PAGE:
“Every year, when the Three Gorges reservoir stores water – to power the dam’s turbines during the winter – the flow rate in the Yangtze drops. This in turn increases the rate at which the level of Poyang lake falls, and the period of low water comes sooner,” said Ye Xuchun, a researcher at China’s Southwest University.
“The incomes in fishing villages are dropping as fast as the water in the lake. Some residents will have move on to other trades,” said Xu Bin, the author of a thesis on the socio-economic consequences of the lake’s environmental disorders. He said: “The soil of China is dry, so the Yangtze is vital. Poyang is one of the key elements and its current predicament is a warning for the future.”
Habitat for 236 Species of Birds
Poyang Lake is a vital habitat for at least 236 species of birds including various endangered species, such as oriental white stork and white crane, and more than 100 species of wintering migrants, including Siberian cranes, according to a recent survey.
Posted in environment, Global Disaster watch, global disasters, significant events | Tagged: Jiangxi, Poyang, Siberian crane, Siberian cranes, Three Gorges Dam, water shortage, Yangtze river | Leave a Comment »
Posted by feww on February 11, 2014
EXTREME CLIMATIC EVENT
Worst drought in decades strains Kosovo water supply
Authorities in Kosovo started rationing water to the capital Pristina and its suburbs on Monday amid worst drought in more than three decades, said reports.
The country’s reservoirs are at worrying levels due to abnormally low levels of precipitation, Reuters reported the state water company Prishtina as saying.
Prishtina supplies water to about 400,000 people, or a quarter of Kosovo’s population, said the report.
Jobless in Kosovo
Kosovo is one of the poorest countries in Europe. Up to 45% of the workforce in Kosovo are unemployed with only a fraction of the 30,000 people entering the job market each year able to find work.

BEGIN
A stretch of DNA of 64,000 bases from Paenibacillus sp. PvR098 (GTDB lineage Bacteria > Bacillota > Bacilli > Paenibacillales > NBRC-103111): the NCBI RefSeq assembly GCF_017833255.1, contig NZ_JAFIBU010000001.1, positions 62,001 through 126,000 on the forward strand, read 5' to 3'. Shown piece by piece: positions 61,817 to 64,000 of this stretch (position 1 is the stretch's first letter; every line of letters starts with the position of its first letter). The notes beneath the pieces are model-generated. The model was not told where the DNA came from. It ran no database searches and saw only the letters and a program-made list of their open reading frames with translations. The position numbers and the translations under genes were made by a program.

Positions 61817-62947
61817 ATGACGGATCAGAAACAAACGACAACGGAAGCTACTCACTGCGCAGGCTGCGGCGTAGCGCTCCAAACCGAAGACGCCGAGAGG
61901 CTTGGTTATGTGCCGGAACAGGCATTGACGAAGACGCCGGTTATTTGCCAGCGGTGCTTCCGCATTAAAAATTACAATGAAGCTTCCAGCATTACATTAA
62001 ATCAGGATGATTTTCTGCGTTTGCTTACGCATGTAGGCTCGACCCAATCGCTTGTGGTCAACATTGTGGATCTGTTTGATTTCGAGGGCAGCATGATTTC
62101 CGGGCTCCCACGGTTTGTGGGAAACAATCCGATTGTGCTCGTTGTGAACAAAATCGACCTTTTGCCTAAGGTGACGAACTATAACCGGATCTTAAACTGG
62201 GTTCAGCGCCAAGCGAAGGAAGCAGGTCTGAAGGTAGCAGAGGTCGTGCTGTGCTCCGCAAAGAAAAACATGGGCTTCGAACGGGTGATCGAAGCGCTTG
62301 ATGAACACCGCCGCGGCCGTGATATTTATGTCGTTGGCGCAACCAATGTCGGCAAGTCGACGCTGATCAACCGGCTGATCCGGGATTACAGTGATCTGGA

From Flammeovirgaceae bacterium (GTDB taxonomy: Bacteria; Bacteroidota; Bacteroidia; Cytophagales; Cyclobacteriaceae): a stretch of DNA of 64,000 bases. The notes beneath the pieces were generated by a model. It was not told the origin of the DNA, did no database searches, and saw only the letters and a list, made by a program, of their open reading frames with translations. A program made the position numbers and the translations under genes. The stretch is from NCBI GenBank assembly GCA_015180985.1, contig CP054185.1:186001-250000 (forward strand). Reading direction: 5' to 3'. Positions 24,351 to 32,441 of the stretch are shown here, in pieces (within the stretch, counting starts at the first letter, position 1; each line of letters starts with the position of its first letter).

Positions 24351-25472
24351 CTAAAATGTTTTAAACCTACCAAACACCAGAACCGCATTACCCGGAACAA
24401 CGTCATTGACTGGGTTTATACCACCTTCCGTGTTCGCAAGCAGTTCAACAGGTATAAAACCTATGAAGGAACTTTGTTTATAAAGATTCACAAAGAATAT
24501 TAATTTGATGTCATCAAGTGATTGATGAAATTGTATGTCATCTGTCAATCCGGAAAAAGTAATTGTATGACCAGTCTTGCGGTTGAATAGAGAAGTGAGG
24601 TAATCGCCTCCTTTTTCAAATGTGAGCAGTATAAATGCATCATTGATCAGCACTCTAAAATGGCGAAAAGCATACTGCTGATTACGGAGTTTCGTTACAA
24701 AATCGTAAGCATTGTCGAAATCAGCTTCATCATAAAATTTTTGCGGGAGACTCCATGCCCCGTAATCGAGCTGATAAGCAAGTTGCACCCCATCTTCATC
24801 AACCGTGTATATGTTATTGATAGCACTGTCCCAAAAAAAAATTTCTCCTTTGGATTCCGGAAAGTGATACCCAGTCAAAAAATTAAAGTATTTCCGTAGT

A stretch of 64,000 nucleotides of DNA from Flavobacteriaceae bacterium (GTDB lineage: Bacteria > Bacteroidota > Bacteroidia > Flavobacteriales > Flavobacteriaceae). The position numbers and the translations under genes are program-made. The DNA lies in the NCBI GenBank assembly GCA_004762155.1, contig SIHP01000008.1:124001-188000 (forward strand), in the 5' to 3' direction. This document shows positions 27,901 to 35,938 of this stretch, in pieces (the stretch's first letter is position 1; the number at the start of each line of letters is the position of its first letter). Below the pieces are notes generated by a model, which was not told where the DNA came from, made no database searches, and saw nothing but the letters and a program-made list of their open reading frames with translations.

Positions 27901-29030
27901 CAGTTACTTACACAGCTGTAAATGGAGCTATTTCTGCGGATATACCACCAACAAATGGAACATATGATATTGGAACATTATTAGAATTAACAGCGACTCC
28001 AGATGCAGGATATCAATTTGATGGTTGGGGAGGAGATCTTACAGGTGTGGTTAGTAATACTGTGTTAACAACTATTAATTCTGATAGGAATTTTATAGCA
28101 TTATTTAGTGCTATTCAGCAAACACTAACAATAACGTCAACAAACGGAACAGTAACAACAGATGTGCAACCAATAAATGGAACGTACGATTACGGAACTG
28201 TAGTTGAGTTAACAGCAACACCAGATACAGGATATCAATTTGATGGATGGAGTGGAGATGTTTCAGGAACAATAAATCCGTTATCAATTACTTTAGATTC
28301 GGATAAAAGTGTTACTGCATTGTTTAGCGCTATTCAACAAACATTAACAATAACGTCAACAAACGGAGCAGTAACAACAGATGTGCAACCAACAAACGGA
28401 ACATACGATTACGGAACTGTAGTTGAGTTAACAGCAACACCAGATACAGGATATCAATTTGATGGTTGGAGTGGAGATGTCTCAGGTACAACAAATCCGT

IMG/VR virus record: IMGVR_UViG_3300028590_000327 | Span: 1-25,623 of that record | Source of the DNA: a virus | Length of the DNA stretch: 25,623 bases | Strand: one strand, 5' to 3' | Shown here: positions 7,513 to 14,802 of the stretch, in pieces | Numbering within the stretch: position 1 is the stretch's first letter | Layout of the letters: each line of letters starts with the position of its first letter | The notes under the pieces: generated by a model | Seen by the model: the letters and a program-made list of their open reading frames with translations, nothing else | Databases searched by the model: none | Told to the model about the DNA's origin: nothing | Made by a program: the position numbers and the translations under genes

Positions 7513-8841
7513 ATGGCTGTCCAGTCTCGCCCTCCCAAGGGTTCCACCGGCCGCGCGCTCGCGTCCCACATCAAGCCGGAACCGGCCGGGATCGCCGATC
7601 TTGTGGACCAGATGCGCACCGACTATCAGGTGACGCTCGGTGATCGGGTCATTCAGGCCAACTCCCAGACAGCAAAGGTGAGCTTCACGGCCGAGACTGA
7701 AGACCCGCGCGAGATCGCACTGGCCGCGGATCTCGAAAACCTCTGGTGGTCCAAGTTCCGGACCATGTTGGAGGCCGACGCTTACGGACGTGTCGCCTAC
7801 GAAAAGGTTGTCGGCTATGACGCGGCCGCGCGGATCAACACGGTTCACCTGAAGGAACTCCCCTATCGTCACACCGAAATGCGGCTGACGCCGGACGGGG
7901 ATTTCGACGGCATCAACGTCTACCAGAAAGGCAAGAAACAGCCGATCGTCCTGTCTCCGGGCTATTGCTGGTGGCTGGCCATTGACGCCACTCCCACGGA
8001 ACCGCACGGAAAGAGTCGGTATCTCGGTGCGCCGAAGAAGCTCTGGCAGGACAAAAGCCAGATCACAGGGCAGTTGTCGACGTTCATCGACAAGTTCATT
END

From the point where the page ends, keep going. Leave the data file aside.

On Sunday Pristina police used tear gas to disperse hundreds of protesters at the country’s main public university.
Posted in 2014 disaster diary, 2014 global disasters, Climate Change, Global Disaster watch, global disasters, significant events | Tagged: collapse, EXTREME CLIMATIC EVENT, Kosovo, Prishtina, Pristina, severe Drought, unemployed, water shortage | Leave a Comment »
Posted by feww on January 23, 2014
EXTREME CLIMATIC EVENTS
14 Million people threatened by exceptional drought in Istanbul, Turkey: Expert
Turkey’s largest city, and its cultural, economic, and historical hub, is seriously threatened by exceptional drought. The drought has left more than 14 million in the city with only 100 days of water, according to an expert.
“Having only 100 days of water reserve means that very tight measures should be taken,” Tugba Maden, a water expert in the Center for Middle Eastern Strategic Studies, told Xinhua.
The dams supplying water to Istanbul are down to about 35 percent of their full capacity, with a total current reserves of about 300 million cubic meters. At least three of the reservoirs are already experiencing severe water shortages.
Additionally, water levels in the Euphrates river valley and the Tigris River, the main water basins of Turkey, are at or near historic lows, with no sign of rain or snow, said the expert.
Sprawled over an area of 5,343km², Istanbul is one of the largest urban areas in Europe and world’s second-largest city by population.
Posted in 2014 disaster calendar, 2014 disaster diary, Climate Change, Global Disaster watch, global disasters, Global Disasters 2014, Significant Event Imagery, significant events | Tagged: Drought, Euphrates river, Europe, Exceptional drought, Istanbul, Tigris River, Turkey, water shortage | Leave a Comment »
Posted by feww on January 9, 2014